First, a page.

The Writing: Style, Substance, Originality

Writing is a subjective art, so there will be no magic formula for success offered here. However, there are two elements that are universal components in all good newspaper stories, sports or otherwise: reporting and writing. Only one of those elements is not enough. If you report the facts-and even collect some exclusive material-but write it disjointedly or vaguely or present it in a boring fashion, the reader will not finish the story. If you write it cleverly, but leave out key facts, the reader will finish it, but be left uninformed.

In sports stories, much more than news stories, you’ve got the luxury of being able to write in a less structured fashion. That’s because most sports stories are not life-and-death (no matter what coaches tell you later). A breezy style can be applied to a big game, but such a tone would be inappropriate for covering a murder trial.

Sports event stories also offer built-in drama, highly-visible personalities, clear-cut winners and losers, and resolution of conflict. Simply describing the action of sports events can be exciting.

A good sports story should include the news-who won; what was the score; who were the outstanding players; what were the key plays; what did the coaches and players have to say (the winners and the losers); what were the key facts and statistics-but also go well beyond it. There is plenty of room for analysis-the how and why of wins and losses-as well as descriptions of the action and the crowd that allows for more creativity than most traditional news stories.

Sportswriters shouldn’t abuse this luxury, however. Don’t try so hard to be clever or creative that you miss the point of a story, or bury the important elements so far into the story that many readers won’t find them.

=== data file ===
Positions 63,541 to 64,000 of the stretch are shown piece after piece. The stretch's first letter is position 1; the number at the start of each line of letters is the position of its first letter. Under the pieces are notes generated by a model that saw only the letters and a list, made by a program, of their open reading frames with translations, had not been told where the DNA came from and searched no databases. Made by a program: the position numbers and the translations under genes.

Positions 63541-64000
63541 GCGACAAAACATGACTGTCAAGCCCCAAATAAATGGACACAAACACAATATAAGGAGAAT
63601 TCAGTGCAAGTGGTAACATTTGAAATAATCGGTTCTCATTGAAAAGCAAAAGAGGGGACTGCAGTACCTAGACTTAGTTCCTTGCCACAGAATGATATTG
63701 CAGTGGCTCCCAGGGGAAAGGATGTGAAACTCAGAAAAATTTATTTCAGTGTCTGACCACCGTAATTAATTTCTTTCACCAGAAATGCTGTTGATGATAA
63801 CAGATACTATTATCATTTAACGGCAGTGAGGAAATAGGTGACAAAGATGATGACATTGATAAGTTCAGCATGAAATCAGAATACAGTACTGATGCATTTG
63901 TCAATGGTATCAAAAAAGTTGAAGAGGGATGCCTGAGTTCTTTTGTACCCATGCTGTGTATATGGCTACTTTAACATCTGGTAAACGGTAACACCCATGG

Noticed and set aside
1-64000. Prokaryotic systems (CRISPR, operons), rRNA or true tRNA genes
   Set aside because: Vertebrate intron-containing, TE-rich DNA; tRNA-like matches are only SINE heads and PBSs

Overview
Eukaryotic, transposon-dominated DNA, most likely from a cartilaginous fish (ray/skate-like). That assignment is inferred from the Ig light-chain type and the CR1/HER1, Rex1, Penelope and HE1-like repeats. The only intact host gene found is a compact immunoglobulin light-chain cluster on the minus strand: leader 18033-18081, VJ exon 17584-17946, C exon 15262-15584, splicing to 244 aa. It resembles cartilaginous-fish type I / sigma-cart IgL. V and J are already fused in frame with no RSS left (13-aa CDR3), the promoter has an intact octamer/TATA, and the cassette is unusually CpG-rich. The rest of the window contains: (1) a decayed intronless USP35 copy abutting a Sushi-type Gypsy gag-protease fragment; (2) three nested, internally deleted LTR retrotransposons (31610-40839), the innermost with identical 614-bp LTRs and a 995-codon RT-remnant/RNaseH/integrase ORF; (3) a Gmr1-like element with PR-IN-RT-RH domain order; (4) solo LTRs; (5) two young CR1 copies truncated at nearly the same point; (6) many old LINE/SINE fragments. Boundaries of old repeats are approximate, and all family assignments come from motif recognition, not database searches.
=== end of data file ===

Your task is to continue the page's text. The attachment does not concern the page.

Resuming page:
And, above all, DO NOT USE CLICHES. Or as someone once said, “Avoid clichŽs like the plague.” The point is, if you’ve heard an expression or description before, don’t use it. Try for you own phrases, your own style. Imitation may be the sincerest form of flattery, but it’s also a lazy way of writing.

The Deadline: All Part of the Game

A wise sports editor once said, when asked to describe what it took to be a good sportswriter, “Do it all, do it right, do it fast.” Unlike magazine or book writing, a sportswriter faces tough deadlines and space constraints. This places a premium on clarity, brevity, speed and attention to details. You’ve got to get your facts straight, take careful notes, write quickly, write to an assigned length and make your story interesting and understandable.

Stony Brook student sportswriters don’t face such intense deadline pressure. Generally, the games are over days or even weeks before the stories are due. However, this presents a different task: How to write about these games so students who already know the outcome will be interested.

This is where reporting comes into play. Always be looking for an original angle for a story. Try to explain how and why a team won or lost. Take the readers inside the locker room, for descriptions of the athletes’ emotions or comments from the players and coaches.

But even though you are not forced to write on severe deadlines, it’s wise to learn this skill.

Bob Herzog is a sports writer at Newsday, covering major league baseball, pro football and college basketball. He graduated from Syracuse University in 1972, joined Newsday four years later and went on to become Sunday sports editor, baseball editor and special projects editor. He was a sports intern at The Washington Post.